CV: It's definitely pretty raw, and we did that again on purpose. It sounds like everything's just so overproduced to me. Everything's so Pro Tools, and so auto-tuned and so chopped and so sampled and so this... We did work on the record mostly at night, after we'd finish working on other projects during the day, and it just kind of took on that vibe. We just really wanted to make a very human, emotional record. You know, just something like kinda raw, something a little more pure. So we left it... the playing... I want to say it borderlines on sloppy at points, it's definitely kinda loose. I didn't do any real editing at all, you know, it was just play it until you get the whole thing right. And if you have to punch in, you punch in, you don't just grab the one bar and loop it. We really went for this performance thing, and we would just jam with each other in the studio and everything. So, we kind of left it that way, because it just seemed- again- more raw, more emotional, more pure. You know what I mean? It definitely has that vibe. Underproduced, I guess, whatever or anti-production at points. There's some stuff that's somewhat produced on there, and "Crude Sunlight" is fairly produced sounding. But, for the bulk of it, yeah, we kind of went with an anti... forget the gloss and wacky sounds and actually try to make people feel a little something maybe when they hear it, you know.

bP: It's funny, because I work on an independent-focused music site, and we hear a lot of legitimate bedroom recorders, like guys with, you know, $5 plastic microphones, and they've barely got a digital 8-track thing going, or there's people still releasing stuff on cassette 4-track...

CV: Wow.

bP: ...and when I hear your stuff, I mean, it sounds incredibly mature and developed...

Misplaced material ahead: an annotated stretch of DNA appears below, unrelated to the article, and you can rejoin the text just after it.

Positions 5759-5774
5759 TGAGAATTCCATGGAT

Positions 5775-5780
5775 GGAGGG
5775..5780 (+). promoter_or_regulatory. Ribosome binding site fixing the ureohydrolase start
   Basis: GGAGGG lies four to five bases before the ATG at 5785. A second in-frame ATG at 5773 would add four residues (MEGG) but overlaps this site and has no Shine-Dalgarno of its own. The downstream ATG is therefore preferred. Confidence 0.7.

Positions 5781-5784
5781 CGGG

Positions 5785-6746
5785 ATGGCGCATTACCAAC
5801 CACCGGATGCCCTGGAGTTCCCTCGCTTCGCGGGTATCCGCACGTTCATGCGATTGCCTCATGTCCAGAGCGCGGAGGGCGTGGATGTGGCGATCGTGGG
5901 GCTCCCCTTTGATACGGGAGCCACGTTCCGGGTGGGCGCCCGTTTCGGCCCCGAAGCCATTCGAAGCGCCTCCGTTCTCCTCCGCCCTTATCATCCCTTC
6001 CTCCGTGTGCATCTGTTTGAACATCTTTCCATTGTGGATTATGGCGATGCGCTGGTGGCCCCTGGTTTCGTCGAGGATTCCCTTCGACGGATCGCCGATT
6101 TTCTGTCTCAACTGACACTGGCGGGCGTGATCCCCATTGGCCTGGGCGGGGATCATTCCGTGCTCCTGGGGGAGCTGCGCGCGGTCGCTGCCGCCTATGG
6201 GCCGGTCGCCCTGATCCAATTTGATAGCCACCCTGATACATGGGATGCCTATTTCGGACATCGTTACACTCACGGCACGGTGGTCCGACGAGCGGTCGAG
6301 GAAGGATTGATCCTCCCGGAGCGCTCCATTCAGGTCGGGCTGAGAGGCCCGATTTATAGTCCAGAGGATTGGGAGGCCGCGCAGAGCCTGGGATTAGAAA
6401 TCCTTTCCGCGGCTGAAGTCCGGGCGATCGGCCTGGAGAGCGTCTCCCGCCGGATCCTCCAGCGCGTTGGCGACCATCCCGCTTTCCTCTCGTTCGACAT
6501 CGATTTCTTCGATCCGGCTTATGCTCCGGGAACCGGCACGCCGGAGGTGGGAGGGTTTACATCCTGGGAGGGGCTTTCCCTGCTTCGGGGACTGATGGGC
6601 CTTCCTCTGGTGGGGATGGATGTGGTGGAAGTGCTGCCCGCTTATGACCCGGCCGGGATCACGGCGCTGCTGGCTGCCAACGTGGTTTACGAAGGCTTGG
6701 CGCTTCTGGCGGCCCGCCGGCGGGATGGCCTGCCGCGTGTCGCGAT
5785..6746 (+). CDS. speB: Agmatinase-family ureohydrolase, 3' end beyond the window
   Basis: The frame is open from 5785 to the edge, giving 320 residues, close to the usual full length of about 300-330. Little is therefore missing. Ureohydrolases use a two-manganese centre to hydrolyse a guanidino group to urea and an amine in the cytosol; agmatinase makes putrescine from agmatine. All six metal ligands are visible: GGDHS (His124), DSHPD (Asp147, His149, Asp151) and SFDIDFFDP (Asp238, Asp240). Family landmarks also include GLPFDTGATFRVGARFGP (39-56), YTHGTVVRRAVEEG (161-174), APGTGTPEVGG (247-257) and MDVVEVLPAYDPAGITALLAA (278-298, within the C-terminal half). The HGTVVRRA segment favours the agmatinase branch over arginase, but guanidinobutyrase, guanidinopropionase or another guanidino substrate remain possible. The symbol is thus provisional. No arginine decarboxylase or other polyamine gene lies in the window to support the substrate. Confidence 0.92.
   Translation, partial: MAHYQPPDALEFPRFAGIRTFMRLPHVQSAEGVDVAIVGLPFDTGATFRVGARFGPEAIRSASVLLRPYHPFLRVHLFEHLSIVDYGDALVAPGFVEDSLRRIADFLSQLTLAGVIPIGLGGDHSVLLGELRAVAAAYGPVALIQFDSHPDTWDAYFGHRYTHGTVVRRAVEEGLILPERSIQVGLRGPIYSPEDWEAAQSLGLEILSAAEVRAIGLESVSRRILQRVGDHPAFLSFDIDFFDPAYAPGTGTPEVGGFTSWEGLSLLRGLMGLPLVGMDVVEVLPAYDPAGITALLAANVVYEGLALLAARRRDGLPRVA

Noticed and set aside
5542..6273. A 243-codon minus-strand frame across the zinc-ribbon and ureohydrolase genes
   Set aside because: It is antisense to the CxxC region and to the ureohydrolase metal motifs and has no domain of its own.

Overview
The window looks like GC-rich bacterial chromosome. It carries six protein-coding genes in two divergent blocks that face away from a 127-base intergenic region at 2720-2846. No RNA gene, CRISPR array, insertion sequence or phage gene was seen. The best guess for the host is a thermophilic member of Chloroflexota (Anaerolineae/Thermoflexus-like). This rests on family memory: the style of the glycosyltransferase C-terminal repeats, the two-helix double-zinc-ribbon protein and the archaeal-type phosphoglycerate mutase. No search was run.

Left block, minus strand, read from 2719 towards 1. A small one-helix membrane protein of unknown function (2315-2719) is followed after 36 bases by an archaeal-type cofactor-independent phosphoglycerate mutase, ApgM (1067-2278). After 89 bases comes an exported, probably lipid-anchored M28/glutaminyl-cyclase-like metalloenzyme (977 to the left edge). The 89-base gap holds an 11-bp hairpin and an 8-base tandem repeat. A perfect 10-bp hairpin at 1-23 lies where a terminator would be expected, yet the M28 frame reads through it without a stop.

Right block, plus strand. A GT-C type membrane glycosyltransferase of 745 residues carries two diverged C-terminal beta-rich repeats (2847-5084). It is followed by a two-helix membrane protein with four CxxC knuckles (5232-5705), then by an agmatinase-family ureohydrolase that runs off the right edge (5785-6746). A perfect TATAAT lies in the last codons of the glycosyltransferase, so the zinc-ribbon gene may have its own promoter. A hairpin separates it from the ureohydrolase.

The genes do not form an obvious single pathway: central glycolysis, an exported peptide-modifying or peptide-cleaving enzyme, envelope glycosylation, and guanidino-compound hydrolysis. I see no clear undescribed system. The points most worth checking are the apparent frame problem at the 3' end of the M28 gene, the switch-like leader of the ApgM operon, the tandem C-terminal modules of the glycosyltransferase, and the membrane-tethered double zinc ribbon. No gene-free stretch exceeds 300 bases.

CV: I mean, I do have Pro Tools, I do everything in Pro Tools, I have a Mix Cube at home, and I mix everything through an O2R. I still have my old O2R I've had for like seven, eight years now. I think she's dying on me. As soon as this tour's over I gotta go... I've been having some weird phasing issues on some stuff I've been doing, and I'm like, "ah, nothing's been rewired since I've moved into my house," you know, so I'm like, "what? NOTHING'S CHANGED." So something tells me I'm blowing some DSP chips are finally started to give out. I've actually spent half this tour just kind of researching like "What am I gonna do? What am I going to replace it with?" I'm going to finally have to break down and buy a new console I guess. But, yeah, maybe it's a little more elaborate than whatever, but still... all things considered, the whole thing's done at home, everything was recorded there, mixed there, everything. Which I think is cool. I think a lot of people are going that way. I think people should go that way. You can pick up used Pro Tools stuff on eBay. It all opens up creativity, because... if A, you don't have means of a major label, writing you a big fat check to go sit in the studio, but even if you did have that kind of cash, I mean, for a lot of people, why spend it?

bP: Let's talk about your label. You're on a small independent label, Waxploitation in Los Angeles. It's a great label, you've got Teargas & Plateglass, you're doing work with Danger Mouse, your guys' album. Your guys' song with Robert Smith, "truth is" was number one on our site.

CV: Oh, no way, awesome.

bP: What do you get by working on an indie label that you wouldn't get with a major label?

CV: Well, I mean Tweaker is... we do so many other things, scoring, production work, things of that nature. So I think anybody who does anything creatively for other people also need that one pure outlet simply for themselves where they answer to nobody, that whole kind of vibe.

bP: So Tweaker's that for you?

CV: Exactly. We don't ever have to go "Where's your radio hit? Where's your radio hit?" because nobody wants one. It's not what it's about. Indie labels definitely offer you more flexibility in that realm. ...You get much smaller budgets, but you keep everything smaller and tighter, you keep more control over your own stuff, there's less people in the middle of it. Again, Tweaker is just that one pure thing. I think it's like anybody, you know, if you write for somebody all the time or whatever, for pure fun you work on your own book or whatever. Painters, the same way. Graphic artists have to do things, but then they paint for themselves. Tweaker is that kind of thing for us. It's just pretty pure. And the whole indie thing... you have certain limitations, mostly financial. They just can't endlessly spend money. It keeps everybody more in check: that's half the reason the industry's fucked, because everybody just overspends for no reason. On an indie level, yeah, you're limited in certain ways.